Zimmermann’s suit, filed in September in the Washington County Court of Common Pleas and obtained by Reuters, follows claims by residents in many gas-drilling areas of the United States that fracking pollutes private water wells with toxic chemicals and threatens widespread contamination of aquifers from which many rural households draw drinking water.
Although communities as far apart as Pennsylvania and Wyoming complain that their water has become unusable, they have been unable to prove a link to gas drilling. Energy companies refuse to say what chemicals are used in so-called fracking fluid, saying the mixture is proprietary.
Companies are not required to disclose the composition of the fluid because of an exemption to a federal clean water law granted to the oil and gas industry in 2005.
Many local residents have been deterred from fighting the gas companies by the expense of legal action and water testing. Zimmermann says he has spent about $15,000 on water tests and will spend whatever it takes to prove his case.
Rural residents who live near gas drilling say their water has become discolored, foul-smelling, or even flammable because methane from disturbed gas deposits has migrated into water wells.
Farmers in southwest Pennsylvania blame cattle deaths and mutations on local fracking. Other complaints attributed to tainted water include children’s sickness, skin rashes and neurological disorders.
The industry says the chemicals used in fracking are injected through layers of steel and concrete thousands of feet below aquifers, and so pose no threat to drinking water. Spokesman argue there has never been a documented case of water contamination as a result of fracking.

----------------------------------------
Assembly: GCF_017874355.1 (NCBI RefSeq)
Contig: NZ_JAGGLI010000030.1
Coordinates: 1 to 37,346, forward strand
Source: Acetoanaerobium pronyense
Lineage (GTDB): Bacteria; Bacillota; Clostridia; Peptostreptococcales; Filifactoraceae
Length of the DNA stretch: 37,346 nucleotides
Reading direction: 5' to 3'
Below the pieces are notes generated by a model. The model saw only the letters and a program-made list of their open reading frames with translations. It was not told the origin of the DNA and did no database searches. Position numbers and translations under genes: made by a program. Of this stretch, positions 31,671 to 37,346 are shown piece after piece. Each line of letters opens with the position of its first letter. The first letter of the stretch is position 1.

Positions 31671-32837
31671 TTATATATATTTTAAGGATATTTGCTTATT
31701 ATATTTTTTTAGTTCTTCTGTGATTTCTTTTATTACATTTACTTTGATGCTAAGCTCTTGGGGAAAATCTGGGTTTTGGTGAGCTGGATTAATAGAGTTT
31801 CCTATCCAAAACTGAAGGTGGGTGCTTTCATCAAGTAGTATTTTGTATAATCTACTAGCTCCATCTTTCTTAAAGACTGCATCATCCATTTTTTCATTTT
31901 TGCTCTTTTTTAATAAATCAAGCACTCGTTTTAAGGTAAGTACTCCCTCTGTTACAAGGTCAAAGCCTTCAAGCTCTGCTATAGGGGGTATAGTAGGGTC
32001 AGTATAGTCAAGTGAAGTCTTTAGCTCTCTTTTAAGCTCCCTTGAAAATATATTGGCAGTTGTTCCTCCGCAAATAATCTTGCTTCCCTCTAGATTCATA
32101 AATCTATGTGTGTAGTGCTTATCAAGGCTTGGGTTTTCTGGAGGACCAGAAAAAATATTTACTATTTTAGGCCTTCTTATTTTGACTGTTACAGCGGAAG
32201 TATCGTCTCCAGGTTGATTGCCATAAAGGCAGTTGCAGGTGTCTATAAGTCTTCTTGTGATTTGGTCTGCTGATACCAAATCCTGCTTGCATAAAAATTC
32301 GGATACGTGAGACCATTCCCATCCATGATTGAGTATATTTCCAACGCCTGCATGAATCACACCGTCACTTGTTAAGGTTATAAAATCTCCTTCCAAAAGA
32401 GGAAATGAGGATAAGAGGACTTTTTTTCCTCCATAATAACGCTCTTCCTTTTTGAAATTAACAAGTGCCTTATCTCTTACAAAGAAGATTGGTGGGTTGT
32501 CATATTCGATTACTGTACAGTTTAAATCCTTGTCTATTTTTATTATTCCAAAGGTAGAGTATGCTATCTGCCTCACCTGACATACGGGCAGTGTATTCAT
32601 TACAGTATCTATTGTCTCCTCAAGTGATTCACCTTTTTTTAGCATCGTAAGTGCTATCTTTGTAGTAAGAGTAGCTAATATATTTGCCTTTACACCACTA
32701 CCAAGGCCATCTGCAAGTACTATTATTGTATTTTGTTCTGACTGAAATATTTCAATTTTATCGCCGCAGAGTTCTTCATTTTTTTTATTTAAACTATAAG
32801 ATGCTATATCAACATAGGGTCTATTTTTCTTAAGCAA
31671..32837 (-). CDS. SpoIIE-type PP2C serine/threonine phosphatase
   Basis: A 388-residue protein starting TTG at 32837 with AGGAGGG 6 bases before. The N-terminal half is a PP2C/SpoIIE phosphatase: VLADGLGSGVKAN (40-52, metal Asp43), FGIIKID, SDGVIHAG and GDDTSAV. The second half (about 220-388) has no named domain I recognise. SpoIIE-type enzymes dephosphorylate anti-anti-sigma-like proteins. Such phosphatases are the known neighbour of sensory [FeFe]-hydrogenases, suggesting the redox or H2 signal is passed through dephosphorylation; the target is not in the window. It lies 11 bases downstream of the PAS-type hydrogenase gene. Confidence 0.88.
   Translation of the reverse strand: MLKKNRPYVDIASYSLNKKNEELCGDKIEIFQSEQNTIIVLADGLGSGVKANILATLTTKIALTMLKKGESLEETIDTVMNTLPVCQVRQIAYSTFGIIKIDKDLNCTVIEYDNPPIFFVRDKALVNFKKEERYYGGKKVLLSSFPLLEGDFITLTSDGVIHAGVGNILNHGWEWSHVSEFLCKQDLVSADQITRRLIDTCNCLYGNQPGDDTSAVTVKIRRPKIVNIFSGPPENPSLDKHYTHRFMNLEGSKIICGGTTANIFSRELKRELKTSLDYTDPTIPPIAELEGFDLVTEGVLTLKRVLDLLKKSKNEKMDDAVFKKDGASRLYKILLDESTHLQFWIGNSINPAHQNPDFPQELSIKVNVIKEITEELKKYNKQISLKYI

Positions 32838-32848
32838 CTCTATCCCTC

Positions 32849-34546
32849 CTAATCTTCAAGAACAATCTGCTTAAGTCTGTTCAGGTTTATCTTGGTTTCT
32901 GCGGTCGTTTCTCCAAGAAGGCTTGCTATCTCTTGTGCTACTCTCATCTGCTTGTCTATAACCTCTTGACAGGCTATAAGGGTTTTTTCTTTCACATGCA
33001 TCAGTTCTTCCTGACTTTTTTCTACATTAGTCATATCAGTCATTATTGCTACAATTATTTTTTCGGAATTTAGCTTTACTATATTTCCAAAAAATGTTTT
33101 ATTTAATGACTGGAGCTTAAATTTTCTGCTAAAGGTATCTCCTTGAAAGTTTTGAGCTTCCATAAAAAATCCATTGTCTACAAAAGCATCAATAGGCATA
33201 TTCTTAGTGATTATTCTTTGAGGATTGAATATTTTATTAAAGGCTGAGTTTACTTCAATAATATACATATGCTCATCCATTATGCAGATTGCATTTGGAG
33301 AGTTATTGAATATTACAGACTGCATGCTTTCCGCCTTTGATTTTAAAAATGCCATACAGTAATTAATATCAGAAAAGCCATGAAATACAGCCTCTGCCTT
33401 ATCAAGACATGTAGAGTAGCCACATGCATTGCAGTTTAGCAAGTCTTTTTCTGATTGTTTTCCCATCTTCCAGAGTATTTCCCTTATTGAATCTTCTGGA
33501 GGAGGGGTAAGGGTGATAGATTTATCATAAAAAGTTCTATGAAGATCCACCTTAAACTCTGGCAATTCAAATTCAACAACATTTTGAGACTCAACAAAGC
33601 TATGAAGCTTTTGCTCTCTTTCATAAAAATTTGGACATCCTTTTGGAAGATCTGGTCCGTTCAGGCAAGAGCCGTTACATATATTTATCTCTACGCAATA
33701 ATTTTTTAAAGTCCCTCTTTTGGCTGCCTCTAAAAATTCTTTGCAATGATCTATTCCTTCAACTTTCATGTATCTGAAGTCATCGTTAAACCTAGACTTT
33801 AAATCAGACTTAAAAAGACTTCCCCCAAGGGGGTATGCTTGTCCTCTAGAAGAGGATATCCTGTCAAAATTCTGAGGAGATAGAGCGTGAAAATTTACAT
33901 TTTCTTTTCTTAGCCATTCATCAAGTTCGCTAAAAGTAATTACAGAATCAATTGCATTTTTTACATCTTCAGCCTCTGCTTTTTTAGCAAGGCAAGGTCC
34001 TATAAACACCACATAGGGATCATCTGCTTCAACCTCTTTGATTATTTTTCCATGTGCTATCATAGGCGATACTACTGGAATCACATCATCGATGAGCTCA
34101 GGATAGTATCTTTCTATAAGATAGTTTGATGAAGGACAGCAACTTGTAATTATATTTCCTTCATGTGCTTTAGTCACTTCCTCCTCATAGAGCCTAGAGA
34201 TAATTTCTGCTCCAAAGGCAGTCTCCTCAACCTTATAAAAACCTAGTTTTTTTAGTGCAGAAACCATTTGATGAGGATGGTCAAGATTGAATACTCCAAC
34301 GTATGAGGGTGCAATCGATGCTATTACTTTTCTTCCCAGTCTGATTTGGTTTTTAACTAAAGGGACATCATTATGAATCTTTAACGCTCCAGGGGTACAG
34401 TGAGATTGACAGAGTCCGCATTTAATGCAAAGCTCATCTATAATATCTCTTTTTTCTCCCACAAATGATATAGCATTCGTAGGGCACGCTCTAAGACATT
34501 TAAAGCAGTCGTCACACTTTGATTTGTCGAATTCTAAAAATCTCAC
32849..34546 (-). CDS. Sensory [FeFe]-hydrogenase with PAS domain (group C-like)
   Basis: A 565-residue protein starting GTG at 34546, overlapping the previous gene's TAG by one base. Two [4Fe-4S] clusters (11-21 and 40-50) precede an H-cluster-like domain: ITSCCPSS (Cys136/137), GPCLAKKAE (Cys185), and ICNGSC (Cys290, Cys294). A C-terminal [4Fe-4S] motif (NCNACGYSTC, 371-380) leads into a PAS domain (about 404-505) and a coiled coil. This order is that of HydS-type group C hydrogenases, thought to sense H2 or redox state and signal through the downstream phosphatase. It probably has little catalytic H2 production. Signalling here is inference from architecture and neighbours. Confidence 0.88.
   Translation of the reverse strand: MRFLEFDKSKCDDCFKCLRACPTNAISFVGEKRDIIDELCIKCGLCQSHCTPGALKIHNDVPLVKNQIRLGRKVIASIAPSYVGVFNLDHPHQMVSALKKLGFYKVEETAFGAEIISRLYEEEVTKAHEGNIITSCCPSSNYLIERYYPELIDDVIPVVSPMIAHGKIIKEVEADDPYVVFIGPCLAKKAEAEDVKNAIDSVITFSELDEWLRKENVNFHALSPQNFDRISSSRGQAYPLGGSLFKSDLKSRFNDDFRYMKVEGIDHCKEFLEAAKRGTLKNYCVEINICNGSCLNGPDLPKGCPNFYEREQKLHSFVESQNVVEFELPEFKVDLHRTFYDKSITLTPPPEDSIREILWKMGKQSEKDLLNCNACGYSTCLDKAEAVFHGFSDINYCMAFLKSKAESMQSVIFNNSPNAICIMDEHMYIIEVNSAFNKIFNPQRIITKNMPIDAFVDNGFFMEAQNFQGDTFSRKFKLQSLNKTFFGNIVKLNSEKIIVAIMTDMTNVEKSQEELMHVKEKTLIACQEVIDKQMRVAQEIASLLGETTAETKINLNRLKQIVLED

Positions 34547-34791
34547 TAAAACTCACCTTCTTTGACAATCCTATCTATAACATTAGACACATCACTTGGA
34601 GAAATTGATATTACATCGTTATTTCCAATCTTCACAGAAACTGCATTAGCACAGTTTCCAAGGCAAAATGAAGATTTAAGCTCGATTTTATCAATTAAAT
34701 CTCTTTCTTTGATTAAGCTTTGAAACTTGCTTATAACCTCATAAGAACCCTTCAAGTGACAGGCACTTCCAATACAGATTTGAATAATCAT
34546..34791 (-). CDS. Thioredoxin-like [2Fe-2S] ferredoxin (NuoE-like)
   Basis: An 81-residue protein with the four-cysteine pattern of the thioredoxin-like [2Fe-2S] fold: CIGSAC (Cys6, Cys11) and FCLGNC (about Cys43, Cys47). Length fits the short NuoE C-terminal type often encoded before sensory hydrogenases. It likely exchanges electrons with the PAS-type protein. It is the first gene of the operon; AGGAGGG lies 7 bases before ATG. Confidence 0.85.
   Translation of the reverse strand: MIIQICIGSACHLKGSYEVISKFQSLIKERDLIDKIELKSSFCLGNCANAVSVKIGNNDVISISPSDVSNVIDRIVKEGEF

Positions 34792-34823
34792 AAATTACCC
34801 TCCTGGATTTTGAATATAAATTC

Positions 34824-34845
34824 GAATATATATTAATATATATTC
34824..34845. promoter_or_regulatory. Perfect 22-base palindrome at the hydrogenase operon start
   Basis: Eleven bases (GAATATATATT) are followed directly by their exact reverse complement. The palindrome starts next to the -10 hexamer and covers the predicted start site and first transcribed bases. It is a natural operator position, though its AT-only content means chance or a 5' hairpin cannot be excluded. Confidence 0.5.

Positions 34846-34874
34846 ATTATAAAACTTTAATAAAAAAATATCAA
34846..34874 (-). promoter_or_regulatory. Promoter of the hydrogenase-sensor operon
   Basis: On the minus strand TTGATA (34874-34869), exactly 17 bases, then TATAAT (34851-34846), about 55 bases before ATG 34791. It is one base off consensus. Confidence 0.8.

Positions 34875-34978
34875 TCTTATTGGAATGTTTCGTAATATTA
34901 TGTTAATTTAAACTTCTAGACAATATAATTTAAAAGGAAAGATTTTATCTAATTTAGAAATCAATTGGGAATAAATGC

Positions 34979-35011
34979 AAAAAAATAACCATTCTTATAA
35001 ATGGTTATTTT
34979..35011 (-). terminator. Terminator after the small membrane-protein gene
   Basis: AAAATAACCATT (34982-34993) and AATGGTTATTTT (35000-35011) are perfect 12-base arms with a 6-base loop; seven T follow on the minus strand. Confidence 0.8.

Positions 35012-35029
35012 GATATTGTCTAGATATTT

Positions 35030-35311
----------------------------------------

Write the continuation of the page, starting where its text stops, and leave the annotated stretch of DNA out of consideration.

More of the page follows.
On Zimmermann’s property, the presence of water and soil contaminants that exceed EPA screening levels risks wider pollution of drinking water supply, wrote Cleason Smith, a consultant with Hydrosystems Management, which tested the soil and water, in a letter explaining the test results.
Atlas rejected Smith’s report, saying in court documents that the findings were inadmissible.
Smith said further tests are needed to confirm the source of contamination but that some chemicals seem to come from fracking or related activity. Benzene, for example, is unlikely to be found on land that was previously forested, he said.
Zimmermann’s suit says his land has become “virtually valueless” because it is permanently contaminated with toxic chemicals as a result of the 10 wells that Atlas has drilled.
The suit accuses Atlas — which is able to drill on the land because it acquired the mineral rights from a previous owner — of negligence. It is seeking an injunction against further drilling, and unspecified financial damages.
With a wife, an eight-year-old son and eight-month-old twins, Zimmermann, 66, worries about air and water quality.
He said he has invested about $11 million in the estate, which includes a winery and an heirloom-tomato business, but he now just wants to walk away because he believes it has been ruined by gas drilling.
He rates his chances of selling the property as “slim to none” in light of the proven water contamination.
“I don’t want to live here any more,” Zimmermann said. “I’m afraid of the chemicals.”
Editing by Mark Egan and Philip Barbara